Pikmin : Style and Substance ~ Bryce Mainville

Pikmin1boxartPikmin is a Nintendo franchise released on the Nintendo Gamecube system (and recently re-released on the Wii) that combines light real time strategy gameplay with treasure-hunt adventuring. The premise is that Captain Olimar, a diminutive alien no taller than a quarter (pictured in red on both boxes) crash lands on a mysterious planet filled with frightening creatures. In Pikmin 1 (number added in this article to help differentiate), players have 30 days to collect the scattered parts of his broken ship and blast off before his life-support systems fail. In his task he is aided by the eponymous pikmin, a species of sentient plant-animal hybrids creatures (also pictured) which the player harvests as Olimar and uses to fight creatures, carry loads, dismantle obstacles, etc. These pikmin are designated by color and each type has some sort of ability associated with it (i.e.: blues can swim).

Having successfully fled the planet in the first title, Pikmin 2 finds Captain Olimar returning with an assistant from his home planet of Hocotate named Louie (pictured in the water on the second box). The president of their shipping company back home learns of Olimar’s fabulous adventure and concludes that the bevy of amazing artifacts on the planet (more on this in a minute) are worth a bundle, and sends you to retrieve as many as you can at your own pace, with no time limit.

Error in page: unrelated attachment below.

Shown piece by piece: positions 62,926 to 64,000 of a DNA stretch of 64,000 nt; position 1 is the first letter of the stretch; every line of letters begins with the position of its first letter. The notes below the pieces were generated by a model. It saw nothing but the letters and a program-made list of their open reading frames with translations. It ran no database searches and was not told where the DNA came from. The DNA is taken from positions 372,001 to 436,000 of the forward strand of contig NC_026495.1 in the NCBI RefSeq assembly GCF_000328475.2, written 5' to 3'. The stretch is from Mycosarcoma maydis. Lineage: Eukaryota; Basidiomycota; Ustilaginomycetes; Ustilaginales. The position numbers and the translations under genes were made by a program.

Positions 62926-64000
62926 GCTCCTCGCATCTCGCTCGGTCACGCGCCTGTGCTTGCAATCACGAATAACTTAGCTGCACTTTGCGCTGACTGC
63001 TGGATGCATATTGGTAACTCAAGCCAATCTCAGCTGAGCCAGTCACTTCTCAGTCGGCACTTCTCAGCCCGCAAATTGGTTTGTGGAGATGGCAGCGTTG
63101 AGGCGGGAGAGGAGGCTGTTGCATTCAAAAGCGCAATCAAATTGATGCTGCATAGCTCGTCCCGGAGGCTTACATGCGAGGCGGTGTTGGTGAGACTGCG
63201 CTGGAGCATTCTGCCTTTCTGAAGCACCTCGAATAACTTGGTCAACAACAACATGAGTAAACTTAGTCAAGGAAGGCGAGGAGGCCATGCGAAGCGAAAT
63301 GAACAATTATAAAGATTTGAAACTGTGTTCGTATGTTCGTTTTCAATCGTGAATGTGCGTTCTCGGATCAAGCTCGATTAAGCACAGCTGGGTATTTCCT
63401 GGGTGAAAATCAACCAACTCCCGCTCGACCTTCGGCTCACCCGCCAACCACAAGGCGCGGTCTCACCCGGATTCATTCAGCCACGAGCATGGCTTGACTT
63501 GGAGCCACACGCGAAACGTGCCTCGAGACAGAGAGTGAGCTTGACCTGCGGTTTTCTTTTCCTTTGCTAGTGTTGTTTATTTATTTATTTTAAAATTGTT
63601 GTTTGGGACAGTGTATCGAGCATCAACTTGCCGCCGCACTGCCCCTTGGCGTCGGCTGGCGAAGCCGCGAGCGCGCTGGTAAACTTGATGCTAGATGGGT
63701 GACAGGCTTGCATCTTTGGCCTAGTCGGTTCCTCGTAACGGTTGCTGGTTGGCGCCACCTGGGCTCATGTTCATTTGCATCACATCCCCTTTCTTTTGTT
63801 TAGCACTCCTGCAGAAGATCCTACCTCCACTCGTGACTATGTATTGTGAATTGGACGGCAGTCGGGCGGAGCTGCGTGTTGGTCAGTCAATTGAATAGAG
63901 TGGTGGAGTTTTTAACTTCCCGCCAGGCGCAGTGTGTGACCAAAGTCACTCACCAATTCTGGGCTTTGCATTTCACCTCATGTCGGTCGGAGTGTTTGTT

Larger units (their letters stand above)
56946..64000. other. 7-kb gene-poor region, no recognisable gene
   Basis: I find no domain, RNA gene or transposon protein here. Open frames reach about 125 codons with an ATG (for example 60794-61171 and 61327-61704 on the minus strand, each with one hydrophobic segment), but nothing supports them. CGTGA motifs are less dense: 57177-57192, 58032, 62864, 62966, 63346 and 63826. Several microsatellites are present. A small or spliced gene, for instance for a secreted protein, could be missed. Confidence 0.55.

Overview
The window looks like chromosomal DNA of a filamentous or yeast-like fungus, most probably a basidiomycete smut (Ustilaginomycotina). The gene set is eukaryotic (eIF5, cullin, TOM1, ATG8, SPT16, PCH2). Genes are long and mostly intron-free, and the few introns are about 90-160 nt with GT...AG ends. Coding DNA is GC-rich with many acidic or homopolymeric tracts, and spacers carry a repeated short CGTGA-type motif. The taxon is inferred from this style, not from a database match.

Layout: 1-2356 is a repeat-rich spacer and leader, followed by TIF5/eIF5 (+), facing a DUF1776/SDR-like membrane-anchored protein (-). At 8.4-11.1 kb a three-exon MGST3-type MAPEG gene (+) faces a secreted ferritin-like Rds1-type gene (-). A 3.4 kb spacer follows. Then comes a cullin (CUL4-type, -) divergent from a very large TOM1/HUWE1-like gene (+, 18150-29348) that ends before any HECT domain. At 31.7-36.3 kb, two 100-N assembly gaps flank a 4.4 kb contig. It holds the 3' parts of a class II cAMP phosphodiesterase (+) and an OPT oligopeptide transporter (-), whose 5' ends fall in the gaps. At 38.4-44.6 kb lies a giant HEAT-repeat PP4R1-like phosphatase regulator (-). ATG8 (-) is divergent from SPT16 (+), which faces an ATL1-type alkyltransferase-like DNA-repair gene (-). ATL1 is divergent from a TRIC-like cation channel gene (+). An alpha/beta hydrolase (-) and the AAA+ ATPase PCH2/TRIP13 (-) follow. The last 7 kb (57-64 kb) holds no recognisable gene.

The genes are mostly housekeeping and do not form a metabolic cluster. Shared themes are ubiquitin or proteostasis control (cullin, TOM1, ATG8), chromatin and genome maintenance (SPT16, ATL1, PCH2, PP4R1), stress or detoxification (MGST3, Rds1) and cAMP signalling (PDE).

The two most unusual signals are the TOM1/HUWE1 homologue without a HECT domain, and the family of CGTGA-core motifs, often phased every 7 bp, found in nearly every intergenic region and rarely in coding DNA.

You might already be guessing at what I’m about to contrast here. I have a professor who always stresses the importance, in both creative writing and analytical writing, of “focus, focus, focus.” Usually prefaced by reminding us of the old real estate mantra, “location location location,” with a roguish grin. The difference then, between Pikmin 1 and 2, is focus.
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In Pikmin 1, you’ve landed on an alien planet about which you know absolutely nothing, populated mostly by creatures much larger than you, with a busted ship that can only travel small distances. Your life support systems are running out. If you do not repair your ship in thirty days, your suit’s systems will give, and you will asphyxiate in the alien atmosphere and die. Captain Olimar is not trying to save the world. He is just trying to survive, so he can get back home to his wife and kids.  Among the core Nintendo library (that I am familiar with) only the Metroid series and Zelda: Majora’s Mask have used this same premise: desperation and survival, so centrally (and neither to the extent in Pikmin 1).